This post is in multiple parts:

I’ve been spending some time trying to learn a bit about Machine Learning recently, and as part of that, I wanted currency rate data.

The data is publicly available direct from the European Central Bank (ECB), and I’ll set out in a series of posts how I went about fetching, parsing and turning it into a microservice that can fetch live or historic data.

Euro Rates

The ECB provides this information in XML, CSV, PDF, and through an RSS feed.

For the live data feed, the XML looks like this…

<?xml version="1.0" encoding="UTF-8"?>
<gesmes:Envelope xmlns:gesmes="" xmlns="">
	<gesmes:subject>Reference rates</gesmes:subject>
		<gesmes:name>European Central Bank</gesmes:name>
		<Cube time='2017-05-22'>
			<Cube currency='USD' rate='1.1243'/>
			<Cube currency='ZAR' rate='14.8198'/>

I’ve cut the list of currencies for clarity.

The naming of the elements isn’t great (Cube) but it’s clear from this that I have something like this…

date: "Date"
  currency: "USD" rate: "amount
  currency: "ZAR" rate: "amount"

i.e. for a given date, I have list of currencies and their amount (relative to the Euro).


In Go, this can be described by a struct type:

// EuroRate is the data for a given currency on a specific date.
type EuroRate struct {
	Currency      string
	Rate          string
	ReferenceDate string

Note that I’m opting to keep the Rate as a string, there’s no benefit in losing precision by translating to a float value here, there is a Go currency library available here but there’s no need to convert to a floating point value.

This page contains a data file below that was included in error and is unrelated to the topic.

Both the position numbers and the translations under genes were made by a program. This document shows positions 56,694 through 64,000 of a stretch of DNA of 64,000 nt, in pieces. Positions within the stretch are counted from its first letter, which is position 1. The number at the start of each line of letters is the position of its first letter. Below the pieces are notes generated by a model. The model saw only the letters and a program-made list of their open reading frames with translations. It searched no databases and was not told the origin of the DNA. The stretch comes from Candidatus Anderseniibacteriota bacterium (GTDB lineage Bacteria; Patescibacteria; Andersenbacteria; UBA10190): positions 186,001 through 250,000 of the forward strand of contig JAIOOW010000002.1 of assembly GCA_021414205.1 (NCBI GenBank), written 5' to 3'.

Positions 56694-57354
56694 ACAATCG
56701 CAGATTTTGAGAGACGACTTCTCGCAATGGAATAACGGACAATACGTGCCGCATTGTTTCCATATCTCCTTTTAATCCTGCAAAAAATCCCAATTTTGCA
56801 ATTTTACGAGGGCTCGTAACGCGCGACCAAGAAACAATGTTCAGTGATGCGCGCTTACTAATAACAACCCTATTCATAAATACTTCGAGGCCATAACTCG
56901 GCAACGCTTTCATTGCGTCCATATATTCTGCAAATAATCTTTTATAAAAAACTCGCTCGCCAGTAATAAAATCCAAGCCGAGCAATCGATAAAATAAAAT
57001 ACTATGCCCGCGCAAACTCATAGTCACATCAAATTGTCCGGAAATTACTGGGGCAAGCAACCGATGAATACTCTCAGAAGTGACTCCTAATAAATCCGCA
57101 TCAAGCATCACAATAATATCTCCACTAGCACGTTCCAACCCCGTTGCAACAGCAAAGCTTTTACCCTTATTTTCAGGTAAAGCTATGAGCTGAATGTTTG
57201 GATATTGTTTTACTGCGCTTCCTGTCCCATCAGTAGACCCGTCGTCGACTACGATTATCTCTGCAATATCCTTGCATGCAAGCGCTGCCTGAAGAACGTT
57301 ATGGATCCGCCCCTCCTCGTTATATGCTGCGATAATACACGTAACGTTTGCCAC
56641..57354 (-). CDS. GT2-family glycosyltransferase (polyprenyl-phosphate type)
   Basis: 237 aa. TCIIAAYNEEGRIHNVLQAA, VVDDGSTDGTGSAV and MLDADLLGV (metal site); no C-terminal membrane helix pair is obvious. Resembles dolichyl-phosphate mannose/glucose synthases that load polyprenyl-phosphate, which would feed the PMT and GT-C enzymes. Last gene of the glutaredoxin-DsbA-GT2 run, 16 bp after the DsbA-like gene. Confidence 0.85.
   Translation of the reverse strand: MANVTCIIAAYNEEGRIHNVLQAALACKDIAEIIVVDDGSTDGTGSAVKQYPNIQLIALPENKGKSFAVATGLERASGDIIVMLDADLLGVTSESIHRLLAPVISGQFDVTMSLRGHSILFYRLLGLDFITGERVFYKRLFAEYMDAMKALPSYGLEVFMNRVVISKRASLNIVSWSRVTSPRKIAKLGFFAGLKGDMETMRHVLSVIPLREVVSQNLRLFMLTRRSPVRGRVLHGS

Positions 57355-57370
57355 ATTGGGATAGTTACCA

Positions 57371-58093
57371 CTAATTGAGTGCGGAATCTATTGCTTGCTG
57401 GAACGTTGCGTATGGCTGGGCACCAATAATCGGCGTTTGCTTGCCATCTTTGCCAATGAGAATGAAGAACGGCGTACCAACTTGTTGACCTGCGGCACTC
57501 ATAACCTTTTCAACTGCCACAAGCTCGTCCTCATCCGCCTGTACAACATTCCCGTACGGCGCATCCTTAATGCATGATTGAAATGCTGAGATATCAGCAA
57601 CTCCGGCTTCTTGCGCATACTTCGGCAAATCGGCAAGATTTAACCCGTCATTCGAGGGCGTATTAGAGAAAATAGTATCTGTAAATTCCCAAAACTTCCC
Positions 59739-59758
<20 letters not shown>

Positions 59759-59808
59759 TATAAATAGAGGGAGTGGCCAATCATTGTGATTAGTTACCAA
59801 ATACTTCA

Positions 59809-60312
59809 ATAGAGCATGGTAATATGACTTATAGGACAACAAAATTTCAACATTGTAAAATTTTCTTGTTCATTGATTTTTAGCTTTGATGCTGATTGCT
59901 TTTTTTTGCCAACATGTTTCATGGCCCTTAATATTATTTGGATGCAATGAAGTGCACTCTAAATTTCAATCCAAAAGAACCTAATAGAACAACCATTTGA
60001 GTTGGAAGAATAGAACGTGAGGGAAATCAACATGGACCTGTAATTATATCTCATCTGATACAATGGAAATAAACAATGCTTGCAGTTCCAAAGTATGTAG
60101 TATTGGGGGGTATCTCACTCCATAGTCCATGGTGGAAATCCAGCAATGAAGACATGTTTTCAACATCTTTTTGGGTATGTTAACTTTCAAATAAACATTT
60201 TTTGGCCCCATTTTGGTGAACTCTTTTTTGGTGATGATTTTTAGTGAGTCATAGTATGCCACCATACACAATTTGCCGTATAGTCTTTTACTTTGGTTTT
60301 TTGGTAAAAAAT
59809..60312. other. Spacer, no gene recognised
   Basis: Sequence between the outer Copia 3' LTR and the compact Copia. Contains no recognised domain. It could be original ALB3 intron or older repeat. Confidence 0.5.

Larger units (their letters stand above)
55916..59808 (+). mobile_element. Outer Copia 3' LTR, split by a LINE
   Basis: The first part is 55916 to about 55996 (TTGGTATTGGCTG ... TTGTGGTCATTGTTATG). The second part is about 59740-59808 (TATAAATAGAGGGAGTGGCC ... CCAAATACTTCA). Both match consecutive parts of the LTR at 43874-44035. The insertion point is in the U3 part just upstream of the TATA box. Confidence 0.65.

This makes it easy to model the contents of the XML as a map.

// EuroRates represents the rate for a specific date for several currencies.
type EuroRates map[string]*EuroRate

It’s trivial to add a method to a map in Go, so to simplify the lookup for clients I can do this:

// GetRateForCurrency returns the EuroRate for the named currency or nil if
// there is no data for that currency.
func (r EuroRates) GetRateForCurrency(c string) *EuroRate {
	return r[c]

Parsing the XML

Parsing XML in Go can be fairly simple, the encoding/xml package can do most of the hard work for you, but it relies on having slightly more structured data than is available in the ECB XML. All those Cube entries mean that I have to resort to custom decoding.

Starting with a test

I almost always start with a test, and given the unknowns around exactly how I was going to parse this, I started with something fairly simple.

The fixture file I downloaded had 31 currencies in it.

func TestParseDailyRates(t *testing.T) {
	f, err := os.Open("testdata/eurofxref-daily.xml")
	if err != nil {
	defer f.Close()

	rates, err := parse(f)

	if err != nil {
	if len(rates) != 31 {
		t.Fatalf("incorrect number of rates: got %d, wanted %d", len(rates), 31)

I downloaded a sample of the daily data, and put it into a testdata directory below my code, something useful to remember is that the Go test-runner changes to the directory of the test file, so paths to fixture data can be relative.

Also, Go will ignore testdata directories when scanning for test files.

This test follows the classic Arrange, Act, Assert format for tests, it opens the fixture file (checks for errors) and then, acts by calling the parse function, then finally, asserts that I parsed the right number of elements from the test file.